Monday , 17 September 2018

Andrew Aslesen

Andrew Aslesen
Andrew Aslesen
Source Water Specialist
aaslesen@wrwa.org
Cell Ph. (715) 321-3451

Hired in March 2010 as a Source Water Specialist, Andrew helps municipalities protect their groundwater resources by providing assistance in wellhead protection planning. Andrew has a graduate degree in Hydrogeology and worked for the Wisconsin Geological and Natural History Survey prior to joining WRWA. Andrew, his wife Jenny and daughters live in Sun Prairie WI. They enjoy hanging with friends, and outdoor adventures when not working.

 

Sourcewater Program

WRWA’s Source Water protection program began in July 2004. Funded through the USDA Farm Service Agency, it provides protection planning and technical assistance to communities throughout Wisconsin. Source water protection plans focus on protecting community drinking water supplies on a multijurisdictional basis. Source water protection plans can focus on a region working together or a municipality and its immediate neighboring townships to help safeguard drinking water sources. All services are provided at no cost.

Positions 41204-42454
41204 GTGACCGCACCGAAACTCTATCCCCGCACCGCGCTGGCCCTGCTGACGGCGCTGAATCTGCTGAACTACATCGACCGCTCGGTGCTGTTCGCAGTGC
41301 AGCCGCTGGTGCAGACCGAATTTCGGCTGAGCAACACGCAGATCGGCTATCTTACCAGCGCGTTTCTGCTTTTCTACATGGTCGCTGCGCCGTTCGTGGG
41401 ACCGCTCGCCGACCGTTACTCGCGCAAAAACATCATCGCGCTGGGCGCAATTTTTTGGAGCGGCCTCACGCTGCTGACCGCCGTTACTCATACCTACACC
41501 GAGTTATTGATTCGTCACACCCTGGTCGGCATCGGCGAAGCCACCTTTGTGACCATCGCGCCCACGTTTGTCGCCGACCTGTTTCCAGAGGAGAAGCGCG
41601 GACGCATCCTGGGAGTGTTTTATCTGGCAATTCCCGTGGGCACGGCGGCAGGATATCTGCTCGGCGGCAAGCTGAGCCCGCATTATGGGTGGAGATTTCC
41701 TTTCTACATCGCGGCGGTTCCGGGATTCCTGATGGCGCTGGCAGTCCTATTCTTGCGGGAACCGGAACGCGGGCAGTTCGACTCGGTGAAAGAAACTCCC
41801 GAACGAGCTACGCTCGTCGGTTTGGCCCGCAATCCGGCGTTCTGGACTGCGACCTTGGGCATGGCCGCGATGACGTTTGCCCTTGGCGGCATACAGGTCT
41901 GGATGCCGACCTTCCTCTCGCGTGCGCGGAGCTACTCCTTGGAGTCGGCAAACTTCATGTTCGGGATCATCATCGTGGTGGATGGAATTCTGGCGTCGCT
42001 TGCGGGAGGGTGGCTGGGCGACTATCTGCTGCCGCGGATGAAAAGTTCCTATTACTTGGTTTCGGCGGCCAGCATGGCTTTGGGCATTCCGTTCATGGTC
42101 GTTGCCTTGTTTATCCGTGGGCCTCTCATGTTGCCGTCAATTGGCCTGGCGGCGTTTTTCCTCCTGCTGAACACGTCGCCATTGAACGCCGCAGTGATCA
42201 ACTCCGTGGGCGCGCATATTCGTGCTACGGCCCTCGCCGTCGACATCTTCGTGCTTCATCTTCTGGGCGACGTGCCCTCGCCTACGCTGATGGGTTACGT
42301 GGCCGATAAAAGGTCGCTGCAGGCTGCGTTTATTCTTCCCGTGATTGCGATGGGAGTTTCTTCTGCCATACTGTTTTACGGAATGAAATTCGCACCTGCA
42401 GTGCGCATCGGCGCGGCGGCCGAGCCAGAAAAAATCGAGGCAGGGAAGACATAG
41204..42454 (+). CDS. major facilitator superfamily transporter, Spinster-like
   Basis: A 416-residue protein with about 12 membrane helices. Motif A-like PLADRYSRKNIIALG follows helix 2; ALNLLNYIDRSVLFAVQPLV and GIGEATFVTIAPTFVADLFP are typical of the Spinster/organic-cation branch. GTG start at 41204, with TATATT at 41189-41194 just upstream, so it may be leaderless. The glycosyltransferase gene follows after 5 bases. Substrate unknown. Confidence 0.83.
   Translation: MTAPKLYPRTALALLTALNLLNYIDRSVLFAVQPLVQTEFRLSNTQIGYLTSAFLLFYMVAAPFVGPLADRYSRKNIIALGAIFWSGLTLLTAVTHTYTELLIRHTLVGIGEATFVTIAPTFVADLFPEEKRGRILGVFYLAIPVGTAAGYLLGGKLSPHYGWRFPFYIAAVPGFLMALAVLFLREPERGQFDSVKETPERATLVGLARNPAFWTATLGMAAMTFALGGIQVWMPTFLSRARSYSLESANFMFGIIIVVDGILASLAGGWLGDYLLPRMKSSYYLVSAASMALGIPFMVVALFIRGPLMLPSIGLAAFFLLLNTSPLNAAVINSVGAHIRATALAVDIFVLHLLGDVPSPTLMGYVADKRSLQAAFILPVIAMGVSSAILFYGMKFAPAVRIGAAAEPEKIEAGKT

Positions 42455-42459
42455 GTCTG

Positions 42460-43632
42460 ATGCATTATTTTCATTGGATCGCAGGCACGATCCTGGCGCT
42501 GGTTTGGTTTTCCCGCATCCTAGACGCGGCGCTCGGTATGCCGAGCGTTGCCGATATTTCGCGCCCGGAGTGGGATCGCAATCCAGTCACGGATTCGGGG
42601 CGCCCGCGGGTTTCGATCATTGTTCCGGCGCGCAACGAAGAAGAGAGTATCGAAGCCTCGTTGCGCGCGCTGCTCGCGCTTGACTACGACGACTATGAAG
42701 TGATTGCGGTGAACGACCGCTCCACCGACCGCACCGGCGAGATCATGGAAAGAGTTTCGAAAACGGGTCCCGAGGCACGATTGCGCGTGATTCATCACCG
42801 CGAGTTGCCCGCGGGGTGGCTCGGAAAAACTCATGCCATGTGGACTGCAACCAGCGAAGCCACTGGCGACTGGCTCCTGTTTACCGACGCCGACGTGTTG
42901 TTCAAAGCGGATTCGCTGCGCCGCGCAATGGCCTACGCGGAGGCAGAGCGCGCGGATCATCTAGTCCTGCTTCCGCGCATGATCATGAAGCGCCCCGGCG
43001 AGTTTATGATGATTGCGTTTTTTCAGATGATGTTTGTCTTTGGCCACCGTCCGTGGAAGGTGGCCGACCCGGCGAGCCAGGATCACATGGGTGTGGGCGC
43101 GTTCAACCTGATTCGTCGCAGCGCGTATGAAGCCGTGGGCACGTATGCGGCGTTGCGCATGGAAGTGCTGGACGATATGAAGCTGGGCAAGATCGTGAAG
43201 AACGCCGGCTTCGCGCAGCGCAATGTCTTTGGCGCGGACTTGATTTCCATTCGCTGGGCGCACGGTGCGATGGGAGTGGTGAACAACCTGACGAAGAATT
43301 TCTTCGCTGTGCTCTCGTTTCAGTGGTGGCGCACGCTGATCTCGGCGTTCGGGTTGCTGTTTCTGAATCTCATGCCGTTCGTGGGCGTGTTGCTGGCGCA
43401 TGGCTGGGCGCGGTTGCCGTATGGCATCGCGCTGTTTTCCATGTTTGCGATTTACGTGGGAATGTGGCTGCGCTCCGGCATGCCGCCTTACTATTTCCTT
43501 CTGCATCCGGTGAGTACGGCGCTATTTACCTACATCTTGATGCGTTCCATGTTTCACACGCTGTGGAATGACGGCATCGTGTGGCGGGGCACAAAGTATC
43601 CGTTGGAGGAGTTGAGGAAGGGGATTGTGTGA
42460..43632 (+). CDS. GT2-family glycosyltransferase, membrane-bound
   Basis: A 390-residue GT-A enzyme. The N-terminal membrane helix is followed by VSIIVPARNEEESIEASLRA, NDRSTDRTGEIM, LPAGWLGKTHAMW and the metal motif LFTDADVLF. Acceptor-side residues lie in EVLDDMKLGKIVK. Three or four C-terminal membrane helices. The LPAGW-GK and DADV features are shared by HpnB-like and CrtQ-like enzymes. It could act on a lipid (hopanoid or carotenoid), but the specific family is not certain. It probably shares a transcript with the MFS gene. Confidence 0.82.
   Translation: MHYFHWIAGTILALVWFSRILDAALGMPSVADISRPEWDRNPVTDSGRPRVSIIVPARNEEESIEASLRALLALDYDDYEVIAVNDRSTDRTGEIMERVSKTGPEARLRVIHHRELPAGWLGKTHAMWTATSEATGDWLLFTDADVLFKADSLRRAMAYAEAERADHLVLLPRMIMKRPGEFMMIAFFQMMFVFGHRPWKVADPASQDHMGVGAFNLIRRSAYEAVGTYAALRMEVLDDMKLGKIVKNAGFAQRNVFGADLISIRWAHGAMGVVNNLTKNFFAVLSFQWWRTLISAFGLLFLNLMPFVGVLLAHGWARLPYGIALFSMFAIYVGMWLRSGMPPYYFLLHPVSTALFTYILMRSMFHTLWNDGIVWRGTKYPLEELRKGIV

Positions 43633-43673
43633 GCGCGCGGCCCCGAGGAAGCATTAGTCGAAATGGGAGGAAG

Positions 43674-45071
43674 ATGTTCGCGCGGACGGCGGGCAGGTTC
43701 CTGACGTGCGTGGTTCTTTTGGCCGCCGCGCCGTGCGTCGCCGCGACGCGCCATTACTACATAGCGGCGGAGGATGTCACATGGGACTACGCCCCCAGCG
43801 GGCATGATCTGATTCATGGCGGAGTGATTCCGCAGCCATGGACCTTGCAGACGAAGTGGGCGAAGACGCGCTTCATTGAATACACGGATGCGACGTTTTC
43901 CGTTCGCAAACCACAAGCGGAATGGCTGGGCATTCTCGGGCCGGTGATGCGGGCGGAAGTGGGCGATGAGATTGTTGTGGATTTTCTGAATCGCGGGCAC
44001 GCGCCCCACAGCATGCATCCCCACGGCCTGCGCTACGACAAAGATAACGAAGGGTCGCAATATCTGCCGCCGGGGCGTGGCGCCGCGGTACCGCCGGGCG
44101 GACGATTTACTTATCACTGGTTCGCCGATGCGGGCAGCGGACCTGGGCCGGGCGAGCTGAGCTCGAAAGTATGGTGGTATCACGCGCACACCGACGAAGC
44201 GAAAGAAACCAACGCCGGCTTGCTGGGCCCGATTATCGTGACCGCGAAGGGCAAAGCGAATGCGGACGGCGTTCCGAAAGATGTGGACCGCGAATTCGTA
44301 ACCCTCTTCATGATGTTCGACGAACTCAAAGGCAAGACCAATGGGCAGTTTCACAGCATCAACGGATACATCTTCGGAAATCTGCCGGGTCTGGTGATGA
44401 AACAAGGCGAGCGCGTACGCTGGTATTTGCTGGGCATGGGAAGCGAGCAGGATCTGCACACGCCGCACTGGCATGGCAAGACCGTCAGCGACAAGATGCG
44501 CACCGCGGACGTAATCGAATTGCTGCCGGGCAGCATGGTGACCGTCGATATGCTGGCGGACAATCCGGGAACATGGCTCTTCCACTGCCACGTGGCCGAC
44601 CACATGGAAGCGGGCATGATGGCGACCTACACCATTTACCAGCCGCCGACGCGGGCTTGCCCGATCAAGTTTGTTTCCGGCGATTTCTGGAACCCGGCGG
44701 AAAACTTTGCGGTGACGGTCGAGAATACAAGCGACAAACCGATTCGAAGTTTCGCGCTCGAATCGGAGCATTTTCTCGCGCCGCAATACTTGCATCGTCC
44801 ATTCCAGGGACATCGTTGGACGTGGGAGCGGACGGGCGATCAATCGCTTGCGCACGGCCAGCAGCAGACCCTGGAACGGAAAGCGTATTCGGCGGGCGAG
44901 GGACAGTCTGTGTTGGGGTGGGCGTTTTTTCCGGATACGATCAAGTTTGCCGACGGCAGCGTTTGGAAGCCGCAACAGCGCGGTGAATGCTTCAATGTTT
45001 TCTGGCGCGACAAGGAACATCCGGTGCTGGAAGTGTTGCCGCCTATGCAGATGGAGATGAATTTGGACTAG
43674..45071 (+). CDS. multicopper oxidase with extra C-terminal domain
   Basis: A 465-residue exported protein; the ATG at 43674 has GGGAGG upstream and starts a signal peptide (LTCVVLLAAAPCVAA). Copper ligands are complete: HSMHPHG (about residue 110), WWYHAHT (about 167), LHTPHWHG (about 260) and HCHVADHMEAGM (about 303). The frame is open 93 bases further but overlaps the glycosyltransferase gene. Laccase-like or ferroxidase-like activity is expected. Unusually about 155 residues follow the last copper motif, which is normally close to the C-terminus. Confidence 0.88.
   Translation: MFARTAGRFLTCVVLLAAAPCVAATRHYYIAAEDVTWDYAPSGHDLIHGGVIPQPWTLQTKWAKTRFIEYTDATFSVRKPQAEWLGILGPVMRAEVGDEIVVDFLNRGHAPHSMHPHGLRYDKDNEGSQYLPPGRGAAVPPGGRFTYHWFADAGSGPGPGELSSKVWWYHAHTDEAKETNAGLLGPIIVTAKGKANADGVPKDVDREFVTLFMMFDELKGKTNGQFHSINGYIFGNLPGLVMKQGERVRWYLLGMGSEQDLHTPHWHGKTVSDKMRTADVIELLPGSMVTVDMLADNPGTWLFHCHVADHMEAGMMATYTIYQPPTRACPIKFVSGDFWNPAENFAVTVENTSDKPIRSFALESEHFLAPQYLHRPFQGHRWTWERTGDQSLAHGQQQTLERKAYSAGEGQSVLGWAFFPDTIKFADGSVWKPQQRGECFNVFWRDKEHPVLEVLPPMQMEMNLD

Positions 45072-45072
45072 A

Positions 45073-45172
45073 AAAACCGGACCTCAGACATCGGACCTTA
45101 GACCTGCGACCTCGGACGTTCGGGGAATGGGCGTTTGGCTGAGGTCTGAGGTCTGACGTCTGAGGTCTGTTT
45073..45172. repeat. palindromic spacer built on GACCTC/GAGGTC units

This program also provides technical assistance to communities and systems having issues regarding their source water, contamination sources, protection ordinances, and other related issues. See the below documents for more information.

What is Source Water?

Source Water is the natural origin of the water we use on a daily basis. Source Water can be any water body, whether it is a spring, groundwater, or surface water that is used for drinking water, whether it is a private well or a Public Water System (PWS). “Public Water System” means a system for the provision to the public of piped water for human consumption, if such a system has at least 15 service connections or regularly serves an average of at least 25 individuals daily at least 60 days out of the year.

There are four classifications of Public Water Systems; Community Municipal Systems, Community Non- Municipal Systems (Other Than Municipal –OTM), Non-Transient Non-Community, and Transient Non-Community. See Appendix A for flow chart of different types of public water systems.

Comments are closed.